Bonds Are Getting Scary Again. Why Stocks Have Barely Budged.

Bond prices have drooped amid rising inflation fears, yet stock prices remain robust.

There are growing signs that the Federal Reserve may have to keep interest rates high longer than expected to tame inflation, which is why bond yields are rising and bond prices are falling. High rates are bad news for stocks as well, but equity investors are betting that corporate earnings will strengthen in late 2023 and in 2024.

The 10-year Treasury yield has risen to just over 4% from about 3.7% at the end of June. Despite Fed efforts to cool the economy through a rapid series of interest-rate hikes last year, the labor market remains strong enough that the central bank might have to roll out one or more additional rate hikes.

Bonds, which tumbled sharply last year when the Fed launched its rate-rising campaign, are getting scary again. The MOVE Index, which measures bond market volatility, rose to a level not seen in months. 

The scariest part of all is that the bond market is signaling that it sees more inflation—and the need for rates to remain elevated—from here. Average annual inflation expectations for the next 10 years, as measured by the inflation swaps market, have risen to about 2.27% from around 2.18% in late June. Moreover, the 10-year yield is now about 1.75 percentage points above inflation expectations, up from around 1.53 points at the end of June. The growing difference between bond yields and inflation expectations means that bond traders see a high likelihood that inflation expectations will keep inching higher.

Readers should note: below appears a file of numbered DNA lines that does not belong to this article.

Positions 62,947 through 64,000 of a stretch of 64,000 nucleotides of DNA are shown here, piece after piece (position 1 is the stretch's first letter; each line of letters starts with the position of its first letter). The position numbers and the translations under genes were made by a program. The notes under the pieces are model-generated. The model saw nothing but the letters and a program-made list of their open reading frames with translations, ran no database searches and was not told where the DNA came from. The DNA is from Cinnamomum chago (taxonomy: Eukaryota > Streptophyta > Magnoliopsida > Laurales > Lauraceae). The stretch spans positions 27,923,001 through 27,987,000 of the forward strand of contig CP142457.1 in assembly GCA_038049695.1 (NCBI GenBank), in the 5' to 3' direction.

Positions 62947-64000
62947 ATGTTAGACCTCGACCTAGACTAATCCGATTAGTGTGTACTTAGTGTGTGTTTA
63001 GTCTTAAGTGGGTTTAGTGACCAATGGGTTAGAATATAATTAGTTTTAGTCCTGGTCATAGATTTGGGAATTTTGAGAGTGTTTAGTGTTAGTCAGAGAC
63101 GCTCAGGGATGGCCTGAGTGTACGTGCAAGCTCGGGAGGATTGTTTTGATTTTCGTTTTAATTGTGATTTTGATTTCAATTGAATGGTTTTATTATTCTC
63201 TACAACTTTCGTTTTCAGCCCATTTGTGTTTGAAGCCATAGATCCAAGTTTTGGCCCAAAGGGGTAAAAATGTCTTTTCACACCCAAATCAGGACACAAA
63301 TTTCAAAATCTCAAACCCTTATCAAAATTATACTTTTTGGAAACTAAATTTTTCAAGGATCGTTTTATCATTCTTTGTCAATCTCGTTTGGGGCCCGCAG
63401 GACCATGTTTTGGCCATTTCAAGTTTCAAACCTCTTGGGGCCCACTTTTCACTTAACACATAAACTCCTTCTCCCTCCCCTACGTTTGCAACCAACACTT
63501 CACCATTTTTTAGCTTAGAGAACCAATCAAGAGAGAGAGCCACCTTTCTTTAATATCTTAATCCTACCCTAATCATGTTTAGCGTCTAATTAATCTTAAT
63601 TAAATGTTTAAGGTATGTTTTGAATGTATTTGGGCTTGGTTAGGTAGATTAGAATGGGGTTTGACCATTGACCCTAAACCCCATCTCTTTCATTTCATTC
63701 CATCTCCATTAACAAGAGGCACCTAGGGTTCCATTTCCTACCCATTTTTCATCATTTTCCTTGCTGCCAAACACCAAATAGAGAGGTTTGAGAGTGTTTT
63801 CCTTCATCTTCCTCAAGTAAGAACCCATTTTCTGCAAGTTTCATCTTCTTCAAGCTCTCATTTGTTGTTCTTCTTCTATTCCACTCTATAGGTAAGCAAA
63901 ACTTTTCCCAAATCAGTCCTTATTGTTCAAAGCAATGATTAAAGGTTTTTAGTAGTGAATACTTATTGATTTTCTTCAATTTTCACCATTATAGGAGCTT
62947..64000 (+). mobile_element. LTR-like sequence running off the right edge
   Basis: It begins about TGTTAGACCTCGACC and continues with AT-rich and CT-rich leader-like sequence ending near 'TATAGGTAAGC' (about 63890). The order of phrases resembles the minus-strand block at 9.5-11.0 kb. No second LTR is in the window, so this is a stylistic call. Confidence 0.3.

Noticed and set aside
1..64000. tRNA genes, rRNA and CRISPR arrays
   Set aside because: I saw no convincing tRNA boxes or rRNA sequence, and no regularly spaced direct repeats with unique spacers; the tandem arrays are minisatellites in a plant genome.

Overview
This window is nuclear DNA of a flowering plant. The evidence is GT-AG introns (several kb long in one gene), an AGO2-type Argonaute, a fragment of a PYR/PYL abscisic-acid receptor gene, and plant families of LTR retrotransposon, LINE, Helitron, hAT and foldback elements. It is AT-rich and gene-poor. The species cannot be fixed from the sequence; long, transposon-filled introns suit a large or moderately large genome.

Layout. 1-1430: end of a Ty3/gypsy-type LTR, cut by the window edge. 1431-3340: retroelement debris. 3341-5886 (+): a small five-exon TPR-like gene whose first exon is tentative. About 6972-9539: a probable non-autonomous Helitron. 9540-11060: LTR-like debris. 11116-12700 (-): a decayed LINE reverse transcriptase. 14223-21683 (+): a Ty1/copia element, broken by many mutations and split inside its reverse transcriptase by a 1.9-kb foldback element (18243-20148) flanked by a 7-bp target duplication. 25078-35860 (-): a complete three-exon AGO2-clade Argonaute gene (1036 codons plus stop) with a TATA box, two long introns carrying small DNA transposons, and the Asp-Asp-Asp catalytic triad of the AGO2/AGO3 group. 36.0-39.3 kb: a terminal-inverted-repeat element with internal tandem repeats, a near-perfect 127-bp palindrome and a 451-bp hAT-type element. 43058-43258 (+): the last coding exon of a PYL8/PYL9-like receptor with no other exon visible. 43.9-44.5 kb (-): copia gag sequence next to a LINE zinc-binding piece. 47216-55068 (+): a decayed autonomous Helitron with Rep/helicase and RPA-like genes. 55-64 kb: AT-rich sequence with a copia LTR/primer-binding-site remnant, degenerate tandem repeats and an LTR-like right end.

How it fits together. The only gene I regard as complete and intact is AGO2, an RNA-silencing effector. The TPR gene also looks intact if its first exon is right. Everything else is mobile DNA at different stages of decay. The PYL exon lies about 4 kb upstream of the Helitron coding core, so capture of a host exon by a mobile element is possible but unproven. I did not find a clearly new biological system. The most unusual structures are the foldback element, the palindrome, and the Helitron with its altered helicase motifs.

Rising rates are a negative sign for the economy and corporate profits. Nonetheless, the S&P 500 stock index is up more than 20% from its bear market low hit in early October; the index has even posted a small gain since the end of June when yields started their recent jumps. 

For stocks, there’s now growing risk. Continued destruction to economic demand might drag down earnings, making the stock market even more expensive. The S&P 500’s forward price/earnings ratio is 19 times, which equates to a 5.2% earnings yield. That’s only about 1.2 percentage points above the safe 10-year bond’s yield, which is a lower-than-normal risk premium for equities. In order for stocks to thrive, one of two developments must unfold. Either earnings must grow rapidly or rates must fall. Or both.

“The market seems to be saying it doesn’t care about the near-term earnings recession because the second half 2023 and 2024 are going to be so strong,” wrote Mike Wilson, chief U.S. equity strategist at Morgan Stanley. 

Meanwhile, Sevens Report’s Tom Essay wrote that the stock market is implying that rates are likely to fall from here. 

The market may be right about both earnings and rates over the long term, but the short-term ride is likely to be bumpy.

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